Once South opens the bidding one heart and partner responds two diamonds, those two original bids indicate that this hand is starting out to be a misfit and thus South should take the low road and show both a minimum response (made clear when North responds in diamonds) and a decent heart suit as opposed to perhaps 2NT when the hearts are weaker, the misfit still looms and the hand is minimum but the strength is more generally distributed.

Good bridge bidding usually involves every bid telling partner something additional he didn’t know. In this case South choose 2 hearts rather than 2NT because of his fairly strong hearts. Also a bid of three clubs would only be made, with a club suit but a better fit in diamonds and/or a generally better hand with another high card present.

Make every bid count is an important positive principle for an aspiring bridge partnership to enjoy.

RyanFebruary 27th, 2016 at 6:19 am

Just realized what havoc the local editors can wreak on your column. The
(just a side-note)
2/26/16 column in our paper left out the rest of the sentence after “East led a trump” – and of course the rest of the column makes no sense after that.

All the news that’s fit to print – and they will make it fit!

I’ve been putting the blame in the wrong place all this time – a terrible blow to my karma – but now it adds an extra challenge. I suppose you’ve heard it all by now.

bobbywolffFebruary 27th, 2016 at 11:04 am

Hi Ryan,

Yes, your news while disheartening, is not as surprising as I would wish it to be.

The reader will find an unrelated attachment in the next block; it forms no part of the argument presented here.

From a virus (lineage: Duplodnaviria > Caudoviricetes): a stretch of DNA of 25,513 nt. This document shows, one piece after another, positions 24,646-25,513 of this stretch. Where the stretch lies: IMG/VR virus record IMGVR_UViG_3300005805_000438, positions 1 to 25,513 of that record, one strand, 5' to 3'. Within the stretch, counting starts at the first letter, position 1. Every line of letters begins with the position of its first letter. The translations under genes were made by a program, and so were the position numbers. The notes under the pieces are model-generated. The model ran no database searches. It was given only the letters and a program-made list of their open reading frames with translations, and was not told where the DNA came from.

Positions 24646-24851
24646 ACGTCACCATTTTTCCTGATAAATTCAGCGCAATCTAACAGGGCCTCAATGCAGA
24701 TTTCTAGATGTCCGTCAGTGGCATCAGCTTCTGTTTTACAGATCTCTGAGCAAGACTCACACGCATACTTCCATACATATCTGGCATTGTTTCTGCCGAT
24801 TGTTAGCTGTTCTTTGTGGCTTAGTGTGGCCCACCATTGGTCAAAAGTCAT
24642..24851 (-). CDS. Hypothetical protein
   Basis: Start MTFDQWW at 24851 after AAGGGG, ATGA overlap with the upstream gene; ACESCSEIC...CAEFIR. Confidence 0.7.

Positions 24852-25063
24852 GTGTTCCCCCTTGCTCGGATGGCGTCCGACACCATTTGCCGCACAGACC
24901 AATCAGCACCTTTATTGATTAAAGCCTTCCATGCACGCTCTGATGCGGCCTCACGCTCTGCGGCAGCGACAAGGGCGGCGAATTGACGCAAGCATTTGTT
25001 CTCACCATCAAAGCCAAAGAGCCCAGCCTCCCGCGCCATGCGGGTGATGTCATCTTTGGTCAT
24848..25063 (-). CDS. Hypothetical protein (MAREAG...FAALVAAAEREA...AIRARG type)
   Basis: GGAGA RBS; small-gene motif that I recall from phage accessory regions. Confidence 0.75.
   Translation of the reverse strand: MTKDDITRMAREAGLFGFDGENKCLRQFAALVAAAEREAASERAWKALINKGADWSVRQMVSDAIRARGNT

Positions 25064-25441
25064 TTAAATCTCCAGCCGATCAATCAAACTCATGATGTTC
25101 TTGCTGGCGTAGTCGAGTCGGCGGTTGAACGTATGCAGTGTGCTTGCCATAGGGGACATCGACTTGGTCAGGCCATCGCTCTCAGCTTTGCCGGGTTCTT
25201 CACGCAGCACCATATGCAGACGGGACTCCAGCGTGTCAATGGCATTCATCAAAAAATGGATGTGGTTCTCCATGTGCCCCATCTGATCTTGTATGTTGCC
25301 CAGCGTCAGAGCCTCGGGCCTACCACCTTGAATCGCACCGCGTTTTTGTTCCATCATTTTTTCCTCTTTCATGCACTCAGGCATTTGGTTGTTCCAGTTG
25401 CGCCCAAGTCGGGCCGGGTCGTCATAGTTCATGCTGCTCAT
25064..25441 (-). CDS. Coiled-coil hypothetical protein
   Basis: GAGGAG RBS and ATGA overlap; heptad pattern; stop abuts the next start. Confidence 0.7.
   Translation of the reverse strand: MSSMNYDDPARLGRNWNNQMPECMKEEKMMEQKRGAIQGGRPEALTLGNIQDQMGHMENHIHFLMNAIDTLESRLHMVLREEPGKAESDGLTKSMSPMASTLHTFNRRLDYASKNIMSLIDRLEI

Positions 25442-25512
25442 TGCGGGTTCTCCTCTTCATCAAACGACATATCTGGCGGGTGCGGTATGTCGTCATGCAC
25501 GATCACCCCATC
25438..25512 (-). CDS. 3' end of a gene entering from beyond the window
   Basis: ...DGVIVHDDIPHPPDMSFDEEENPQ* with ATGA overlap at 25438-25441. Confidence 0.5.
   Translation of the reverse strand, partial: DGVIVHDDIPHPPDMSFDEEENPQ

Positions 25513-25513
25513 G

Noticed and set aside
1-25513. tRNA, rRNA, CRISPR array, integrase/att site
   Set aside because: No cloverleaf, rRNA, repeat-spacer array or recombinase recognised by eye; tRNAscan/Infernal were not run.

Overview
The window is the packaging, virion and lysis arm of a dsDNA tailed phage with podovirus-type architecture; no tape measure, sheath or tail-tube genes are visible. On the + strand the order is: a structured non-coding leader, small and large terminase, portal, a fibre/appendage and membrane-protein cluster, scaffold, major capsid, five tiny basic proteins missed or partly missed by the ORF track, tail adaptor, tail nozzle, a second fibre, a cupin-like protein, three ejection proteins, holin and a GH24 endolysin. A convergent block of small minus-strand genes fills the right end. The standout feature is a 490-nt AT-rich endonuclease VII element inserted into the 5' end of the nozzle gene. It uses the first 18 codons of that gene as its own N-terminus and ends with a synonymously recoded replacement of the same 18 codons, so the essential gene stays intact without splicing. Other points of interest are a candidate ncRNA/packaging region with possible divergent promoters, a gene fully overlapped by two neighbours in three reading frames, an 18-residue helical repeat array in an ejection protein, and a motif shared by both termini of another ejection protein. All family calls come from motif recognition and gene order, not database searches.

Often, with my client newspapers, the so-called bridge editor, (the one who sets the bridge diagram) usually is not a bridge player which makes for unfortunate results (as you can attest). If he was, it would not be a difficult task to correct that column and bring it up to speed, enabling the bridge players interested to enjoy that day’s effort.

As you can imagine it is difficult to impossible to prevent such things, although it is entirely probable that at times the line of people responsible for that original gaffe (possibly including me) could have kept it from not ruining other people’s bridge day.

I’m chagrined and sorry for what happened, and no, since it was yesterday (barely) I had not yet heard about it.

My group does work hard to get it right, but bridge columns (especially since bridge is not as popular now as it was 60 years ago, at least in the USA) offer more opportunities for disasters since we are not able to garner actual bridge players (with that subject newspaper) to do the editing sometimes required.

Perhaps about 13 days from now you will be able to read a corrected version. Until then, thanks for writing.